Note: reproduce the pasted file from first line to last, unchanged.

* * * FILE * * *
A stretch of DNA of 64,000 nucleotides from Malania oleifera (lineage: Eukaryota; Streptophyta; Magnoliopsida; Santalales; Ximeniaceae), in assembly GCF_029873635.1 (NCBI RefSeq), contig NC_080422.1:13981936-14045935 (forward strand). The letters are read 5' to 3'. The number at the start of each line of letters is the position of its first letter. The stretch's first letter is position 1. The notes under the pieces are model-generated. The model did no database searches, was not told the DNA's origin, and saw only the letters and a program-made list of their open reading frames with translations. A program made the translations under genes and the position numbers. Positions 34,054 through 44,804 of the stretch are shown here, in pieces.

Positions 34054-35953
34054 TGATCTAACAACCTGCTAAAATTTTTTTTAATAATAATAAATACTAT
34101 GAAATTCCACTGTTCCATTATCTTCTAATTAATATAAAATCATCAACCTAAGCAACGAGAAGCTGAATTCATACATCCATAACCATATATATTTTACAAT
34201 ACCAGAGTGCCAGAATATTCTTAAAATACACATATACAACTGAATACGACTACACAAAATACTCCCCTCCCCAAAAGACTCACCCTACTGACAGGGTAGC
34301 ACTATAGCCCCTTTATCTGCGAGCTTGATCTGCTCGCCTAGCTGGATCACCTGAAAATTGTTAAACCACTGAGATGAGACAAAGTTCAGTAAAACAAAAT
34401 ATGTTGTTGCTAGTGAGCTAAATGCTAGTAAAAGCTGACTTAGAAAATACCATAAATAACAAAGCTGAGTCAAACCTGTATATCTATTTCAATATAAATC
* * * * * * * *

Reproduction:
A stretch of DNA of 64,000 nucleotides from Malania oleifera (lineage: Eukaryota; Streptophyta; Magnoliopsida; Santalales; Ximeniaceae), in assembly GCF_029873635.1 (NCBI RefSeq), contig NC_080422.1:13981936-14045935 (forward strand). The letters are read 5' to 3'. The number at the start of each line of letters is the position of its first letter. The stretch's first letter is position 1. The notes under the pieces are model-generated. The model did no database searches, was not told the DNA's origin, and saw only the letters and a program-made list of their open reading frames with translations. A program made the translations under genes and the position numbers. Positions 34,054 through 44,804 of the stretch are shown here, in pieces.

Positions 34054-35953
34054 TGATCTAACAACCTGCTAAAATTTTTTTTAATAATAATAAATACTAT
34101 GAAATTCCACTGTTCCATTATCTTCTAATTAATATAAAATCATCAACCTAAGCAACGAGAAGCTGAATTCATACATCCATAACCATATATATTTTACAAT
34201 ACCAGAGTGCCAGAATATTCTTAAAATACACATATACAACTGAATACGACTACACAAAATACTCCCCTCCCCAAAAGACTCACCCTACTGACAGGGTAGC
34301 ACTATAGCCCCTTTATCTGCGAGCTTGATCTGCTCGCCTAGCTGGATCACCTGAAAATTGTTAAACCACTGAGATGAGACAAAGTTCAGTAAAACAAAAT
34401 ATGTTGTTGCTAGTGAGCTAAATGCTAGTAAAAGCTGACTTAGAAAATACCATAAATAACAAAGCTGAGTCAAACCTGTATATCTATTTCAATATAAATC